The tallgrass prairie once reached from the heart of the central Midwest out towards the Rocky Mountains: great-big grasses are right at home in our region. But the prairies have just about disappeared, and in our small gardens, big grasses can be a challenge to work with. They can easily overwhelm flowerbeds.
Some gardeners plant them as stand-alone specimens, but in my opinion big grasses look best in a prairie-style planting, or when they're part of a big, hardworking mixed border. Better yet, get to know the smaller ornamental grasses that suit your garden's scale.
Prairie dropseed (Sporobolus heterolepis) is my favorite small ornamental grass. It only grows to about 20 inches tall. As the summer fades into fall, its fine-textured tufts of green leaves turn tawny buff, then then bronze in winter. The late-summer flowers are just slightly pink. I love it best in fall, when the blooms smell like buttered popcorn.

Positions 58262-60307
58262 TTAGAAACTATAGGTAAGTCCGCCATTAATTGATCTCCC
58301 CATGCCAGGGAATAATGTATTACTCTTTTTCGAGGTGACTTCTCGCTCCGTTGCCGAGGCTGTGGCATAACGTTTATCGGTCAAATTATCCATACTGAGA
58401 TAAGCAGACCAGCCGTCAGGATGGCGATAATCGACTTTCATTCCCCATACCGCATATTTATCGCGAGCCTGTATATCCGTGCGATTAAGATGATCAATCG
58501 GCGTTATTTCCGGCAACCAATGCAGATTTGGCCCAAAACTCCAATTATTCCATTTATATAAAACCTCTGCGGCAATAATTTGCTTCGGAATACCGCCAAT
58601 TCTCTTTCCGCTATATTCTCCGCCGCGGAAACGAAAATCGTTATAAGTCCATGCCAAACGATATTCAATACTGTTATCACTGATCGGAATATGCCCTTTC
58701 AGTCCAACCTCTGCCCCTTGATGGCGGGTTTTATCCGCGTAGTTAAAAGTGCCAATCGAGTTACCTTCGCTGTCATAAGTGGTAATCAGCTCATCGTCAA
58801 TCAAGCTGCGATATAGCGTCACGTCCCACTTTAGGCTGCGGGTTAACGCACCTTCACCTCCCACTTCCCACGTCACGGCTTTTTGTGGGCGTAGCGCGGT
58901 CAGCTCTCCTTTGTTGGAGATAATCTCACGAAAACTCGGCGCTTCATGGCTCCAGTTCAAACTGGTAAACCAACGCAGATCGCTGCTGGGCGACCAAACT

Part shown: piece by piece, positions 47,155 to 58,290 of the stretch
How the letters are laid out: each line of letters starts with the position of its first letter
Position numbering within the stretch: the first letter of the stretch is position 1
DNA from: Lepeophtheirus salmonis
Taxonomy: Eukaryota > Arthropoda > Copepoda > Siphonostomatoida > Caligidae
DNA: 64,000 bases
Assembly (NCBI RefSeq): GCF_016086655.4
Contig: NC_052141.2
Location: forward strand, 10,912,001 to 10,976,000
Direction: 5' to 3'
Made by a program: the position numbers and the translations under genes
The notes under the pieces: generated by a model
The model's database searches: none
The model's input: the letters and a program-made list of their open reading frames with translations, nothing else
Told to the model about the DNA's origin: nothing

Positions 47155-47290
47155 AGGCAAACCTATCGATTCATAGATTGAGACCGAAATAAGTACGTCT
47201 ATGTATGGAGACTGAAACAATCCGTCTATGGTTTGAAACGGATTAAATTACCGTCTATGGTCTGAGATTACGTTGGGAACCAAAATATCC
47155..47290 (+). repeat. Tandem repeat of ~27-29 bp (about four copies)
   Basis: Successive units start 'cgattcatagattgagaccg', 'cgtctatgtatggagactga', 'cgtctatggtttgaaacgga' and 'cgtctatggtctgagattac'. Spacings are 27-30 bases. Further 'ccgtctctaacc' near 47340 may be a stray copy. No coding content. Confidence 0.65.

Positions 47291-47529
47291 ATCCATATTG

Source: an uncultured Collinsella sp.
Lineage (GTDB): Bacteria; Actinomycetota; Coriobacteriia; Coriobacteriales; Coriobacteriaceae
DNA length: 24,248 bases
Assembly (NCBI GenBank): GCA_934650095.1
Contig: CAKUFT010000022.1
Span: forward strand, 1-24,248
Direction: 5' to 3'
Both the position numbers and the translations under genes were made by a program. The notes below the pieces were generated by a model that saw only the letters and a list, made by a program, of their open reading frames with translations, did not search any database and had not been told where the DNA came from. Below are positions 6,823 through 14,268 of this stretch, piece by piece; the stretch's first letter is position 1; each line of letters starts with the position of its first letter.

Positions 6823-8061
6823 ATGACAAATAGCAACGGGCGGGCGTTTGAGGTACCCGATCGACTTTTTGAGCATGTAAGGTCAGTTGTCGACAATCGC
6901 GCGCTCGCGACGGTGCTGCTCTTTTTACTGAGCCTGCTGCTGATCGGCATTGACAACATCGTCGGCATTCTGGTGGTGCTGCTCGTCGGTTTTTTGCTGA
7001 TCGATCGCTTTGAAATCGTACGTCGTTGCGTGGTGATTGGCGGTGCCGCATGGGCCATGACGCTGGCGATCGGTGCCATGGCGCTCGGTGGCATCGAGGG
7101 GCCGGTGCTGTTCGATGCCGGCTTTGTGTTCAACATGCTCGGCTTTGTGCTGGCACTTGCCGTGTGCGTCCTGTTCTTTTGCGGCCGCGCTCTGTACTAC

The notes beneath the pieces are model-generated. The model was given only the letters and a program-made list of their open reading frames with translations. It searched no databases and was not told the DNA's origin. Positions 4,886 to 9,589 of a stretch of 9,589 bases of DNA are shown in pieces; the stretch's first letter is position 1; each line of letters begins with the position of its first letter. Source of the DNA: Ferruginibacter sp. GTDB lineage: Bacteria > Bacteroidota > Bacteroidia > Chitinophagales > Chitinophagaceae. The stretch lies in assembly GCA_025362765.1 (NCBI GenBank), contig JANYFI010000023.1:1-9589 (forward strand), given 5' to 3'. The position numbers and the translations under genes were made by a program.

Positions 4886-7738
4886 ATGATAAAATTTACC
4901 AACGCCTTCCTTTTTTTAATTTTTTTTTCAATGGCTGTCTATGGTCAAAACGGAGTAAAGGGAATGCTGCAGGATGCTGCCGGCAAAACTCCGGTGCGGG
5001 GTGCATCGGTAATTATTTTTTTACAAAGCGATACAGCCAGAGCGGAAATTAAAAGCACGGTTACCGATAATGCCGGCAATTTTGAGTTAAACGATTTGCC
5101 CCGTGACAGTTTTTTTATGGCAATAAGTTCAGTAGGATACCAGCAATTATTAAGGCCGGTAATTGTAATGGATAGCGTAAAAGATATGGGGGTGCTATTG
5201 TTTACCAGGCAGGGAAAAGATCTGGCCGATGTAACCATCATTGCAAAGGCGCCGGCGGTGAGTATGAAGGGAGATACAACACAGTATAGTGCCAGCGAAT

Prairie dropseed is great along a garden path, perhaps with a little bit of color down in front. (That's wild petunia, Ruellia humilis, with prairie dropseed in the picture above.)
At Powell Gardens near Kansas City, I discovered Savannah grass (Melinus nerviglumis), which has handsome, long-lasting pink flowers in August and September and looks terrific with summer annuals. It grows to about 24 inches tall.
Duane Hoover, the horticulturist at Kauffman Memorial Gardens in Kansas City, grows a flashy, versatile big grass, Miscanthus sinensis 'Morning Light', in his spectacular perennial beds. In spring, blue and pink larkspur come up all around the variegated miscanthus. There's no hint of the wild prairie in these flowerbeds, but they're full of drama.
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